The Environmental Working Group (EWG), a non-profit consumer advocacy group, recently released their annual “Dirty Dozen” list of pesticide-laden fruits and vegetables. 

This year, for the first time, apples ascend to the top of the list as the most chemically-contaminated produce.

Everyone understands that a healthy diet is one that includes plenty of fruits and vegetables. But some produce contains more pesticide residue than others and limiting that exposure is vitally important.

Using government data from the U.S. Department of Agriculture (USDA), the EWG tested more than 700 apples and found pesticides on 98 percent of those sampled. Even after washing, 92 percent of the apples tested had two or more pesticide residues detected. You can’t wash away pesticides in the fruit. The fruit’s structure has been compromised, so even if you peel an apple or wash it, the pesticides are in the cellular structure because they have been grown in a poison environment.

“We think what’s happening to apples is more pesticides and fungicides are being applied after the harvest so the fruit can have a longer shelf life,” Sonya Lunder, EWG senior analyst told USA Today.

In their 2011 Shopper’s Guide to Pesticides in Produce, the EWG evaluated 53 fruits and vegetables and ranked them based on their pesticide residue. These are the fruits and vegetables you must buy organic because of their high levels of poison.

The Dirty Dozen
1. Apples
2. Celery
3. Strawberries
4. Peaches
5. Spinach
6. Nectarines (imported)
7. Grapes (imported)
8. Sweet bell peppers
9. Potatoes
10. Blueberries (domestic)
11. Lettuce
12. Kale/collard greens

(A complete list of all 53 fruits and vegetables tested is available at www.ewg.org/foodnews/list/ )
If you are routinely buying your family these conventionally-grown produce then you are probably putting a lot of pesticides on their plate.

For years there has been growing concerns about repeated exposures and the cumulative effect of poisonous pesticides – even in small amounts – and their impact on human health, especially the health of young children. Studies have suggested a possible association between pesticide exposure and numerous serious conditions including cancer, neurological problems and endocrine system disruption. A recent study published in the journal Pediatrics, researchers found even modest exposure to certain pesticides during pregnancy can influence an infant’s size and birth weight.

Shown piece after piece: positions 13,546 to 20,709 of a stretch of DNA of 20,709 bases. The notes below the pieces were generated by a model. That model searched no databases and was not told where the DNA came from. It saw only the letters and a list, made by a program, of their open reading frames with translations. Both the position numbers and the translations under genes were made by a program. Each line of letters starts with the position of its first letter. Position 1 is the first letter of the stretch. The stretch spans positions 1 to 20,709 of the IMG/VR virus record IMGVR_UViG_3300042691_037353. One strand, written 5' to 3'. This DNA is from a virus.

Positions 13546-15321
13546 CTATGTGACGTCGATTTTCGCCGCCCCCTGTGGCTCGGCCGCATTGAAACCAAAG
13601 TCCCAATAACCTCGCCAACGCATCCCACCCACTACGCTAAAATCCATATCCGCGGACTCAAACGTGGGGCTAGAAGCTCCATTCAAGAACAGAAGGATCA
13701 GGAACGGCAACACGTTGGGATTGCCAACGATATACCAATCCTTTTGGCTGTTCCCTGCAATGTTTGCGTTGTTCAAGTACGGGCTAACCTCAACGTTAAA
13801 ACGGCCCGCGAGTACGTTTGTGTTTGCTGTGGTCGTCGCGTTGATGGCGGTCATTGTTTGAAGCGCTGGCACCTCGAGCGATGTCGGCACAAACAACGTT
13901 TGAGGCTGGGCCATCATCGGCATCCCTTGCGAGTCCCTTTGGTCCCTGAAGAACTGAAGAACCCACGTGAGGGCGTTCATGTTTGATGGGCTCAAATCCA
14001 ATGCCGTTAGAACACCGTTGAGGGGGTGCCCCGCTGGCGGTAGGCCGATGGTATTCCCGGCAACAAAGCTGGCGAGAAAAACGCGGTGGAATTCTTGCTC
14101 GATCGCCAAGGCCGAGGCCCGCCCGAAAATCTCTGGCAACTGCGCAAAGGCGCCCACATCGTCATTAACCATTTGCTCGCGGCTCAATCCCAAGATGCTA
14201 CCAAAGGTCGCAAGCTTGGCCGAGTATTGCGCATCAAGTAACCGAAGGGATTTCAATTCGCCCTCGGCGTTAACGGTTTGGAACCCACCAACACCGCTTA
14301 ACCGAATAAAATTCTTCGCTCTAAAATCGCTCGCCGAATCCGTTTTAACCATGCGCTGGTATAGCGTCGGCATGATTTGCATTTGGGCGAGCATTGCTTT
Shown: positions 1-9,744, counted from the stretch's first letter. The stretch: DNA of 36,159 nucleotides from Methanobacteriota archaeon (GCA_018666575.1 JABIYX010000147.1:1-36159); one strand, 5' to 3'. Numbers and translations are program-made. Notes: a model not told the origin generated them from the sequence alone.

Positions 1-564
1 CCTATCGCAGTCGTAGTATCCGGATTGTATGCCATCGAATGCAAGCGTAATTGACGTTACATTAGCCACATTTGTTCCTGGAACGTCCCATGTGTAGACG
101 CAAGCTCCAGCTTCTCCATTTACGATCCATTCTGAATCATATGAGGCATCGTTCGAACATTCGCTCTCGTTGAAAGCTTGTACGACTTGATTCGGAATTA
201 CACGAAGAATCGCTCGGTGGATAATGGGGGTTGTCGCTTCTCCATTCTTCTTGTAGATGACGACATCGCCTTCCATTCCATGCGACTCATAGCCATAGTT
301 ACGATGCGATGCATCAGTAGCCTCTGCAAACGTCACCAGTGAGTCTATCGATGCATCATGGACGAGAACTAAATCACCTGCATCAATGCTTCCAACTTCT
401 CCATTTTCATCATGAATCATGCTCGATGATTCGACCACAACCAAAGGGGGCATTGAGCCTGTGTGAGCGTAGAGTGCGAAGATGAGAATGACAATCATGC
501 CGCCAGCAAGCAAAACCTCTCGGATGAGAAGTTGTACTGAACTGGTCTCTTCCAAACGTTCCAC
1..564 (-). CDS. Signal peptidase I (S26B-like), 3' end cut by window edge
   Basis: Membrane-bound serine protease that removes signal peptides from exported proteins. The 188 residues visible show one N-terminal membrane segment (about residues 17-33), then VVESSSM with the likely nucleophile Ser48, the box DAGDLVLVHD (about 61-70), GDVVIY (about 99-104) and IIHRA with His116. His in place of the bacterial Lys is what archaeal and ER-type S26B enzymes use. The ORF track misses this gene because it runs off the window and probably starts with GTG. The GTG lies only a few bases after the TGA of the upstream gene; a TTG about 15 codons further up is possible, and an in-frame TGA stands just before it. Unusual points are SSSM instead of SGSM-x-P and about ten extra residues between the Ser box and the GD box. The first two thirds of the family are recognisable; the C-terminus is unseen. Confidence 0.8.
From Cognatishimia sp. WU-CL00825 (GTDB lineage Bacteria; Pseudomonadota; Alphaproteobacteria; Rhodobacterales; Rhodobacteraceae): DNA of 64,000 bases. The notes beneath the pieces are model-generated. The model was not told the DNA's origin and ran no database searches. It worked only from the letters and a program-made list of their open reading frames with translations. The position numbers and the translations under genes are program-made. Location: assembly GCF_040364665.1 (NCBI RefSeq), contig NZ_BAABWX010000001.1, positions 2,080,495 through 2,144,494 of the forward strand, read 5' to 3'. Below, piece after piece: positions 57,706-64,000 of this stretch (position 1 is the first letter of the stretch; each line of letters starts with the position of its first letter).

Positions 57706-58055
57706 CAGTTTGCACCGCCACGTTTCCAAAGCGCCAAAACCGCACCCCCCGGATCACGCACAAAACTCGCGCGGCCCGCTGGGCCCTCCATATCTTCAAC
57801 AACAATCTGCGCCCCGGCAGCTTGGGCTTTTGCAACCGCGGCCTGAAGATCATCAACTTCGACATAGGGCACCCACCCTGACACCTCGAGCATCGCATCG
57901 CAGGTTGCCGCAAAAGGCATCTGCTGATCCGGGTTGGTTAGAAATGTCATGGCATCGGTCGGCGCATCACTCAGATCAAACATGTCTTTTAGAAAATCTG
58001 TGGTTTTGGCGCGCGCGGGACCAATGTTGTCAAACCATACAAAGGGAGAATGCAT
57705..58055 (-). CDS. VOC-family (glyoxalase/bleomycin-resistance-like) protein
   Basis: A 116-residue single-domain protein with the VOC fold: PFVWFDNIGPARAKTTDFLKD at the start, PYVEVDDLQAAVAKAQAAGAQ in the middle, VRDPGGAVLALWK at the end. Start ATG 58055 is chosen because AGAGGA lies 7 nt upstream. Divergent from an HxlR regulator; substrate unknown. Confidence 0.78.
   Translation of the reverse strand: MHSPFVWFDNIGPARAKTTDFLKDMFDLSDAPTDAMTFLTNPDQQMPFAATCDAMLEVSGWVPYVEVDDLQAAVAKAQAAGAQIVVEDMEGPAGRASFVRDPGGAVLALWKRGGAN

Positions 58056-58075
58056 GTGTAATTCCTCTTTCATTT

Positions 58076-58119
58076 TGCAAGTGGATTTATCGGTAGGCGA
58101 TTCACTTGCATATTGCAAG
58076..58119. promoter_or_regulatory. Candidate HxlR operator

These are all good reasons for switching to organic fruits and vegetables.

Too often I hear people complain that organics are more expensive than conventionally-grown produce. Ok, how expensive is that supersized chemically flavored, genetically modified, popcorn and soda served up with the latest blockbuster? It is affordable, but you need to prioritize; make a grocery list and make sure fruits and vegetables are at the top of the list. Buy that organic apple versus a bag of chips.

We need to make our children’s health a priority. Parents who are concerned about protecting their children from potential health risks associated with harmful and unnecessary pesticide exposure should buy only organic produce and make it part of their daily diet.

Deirdre Imus is the Founder and President of The Deirdre Imus Environmental Health CenterTM at Hackensack University Medical Center and Co-Founder and Co-Director of the Imus Cattle Ranch for Kids with Cancer. Deirdre is the author of four books, including three national bestsellers. She is a frequent speaker on green living and children’s health issues, and is a contributor to FoxNewsHealth.com. For more information go to www.dienviro.com

Deirdre Imus, Founder of the site devoted to environmental health, www.ImusEnvironmentalHealth.org, is President and Founder of The Deirdre Imus Environmental Health Center® at Hackensack University Medical Center and Co-Founder/Co-Director of the Imus Cattle Ranch for Kids with Cancer. She is a New York Times best-selling author and a frequent contributor to FoxNewsHealth.com, and Fox Business Channel. Check out her website at www.ImusEnvironmentalHealth.org. Follow her on Twitter@TheGreenDirt and 'like' her Facebook page here.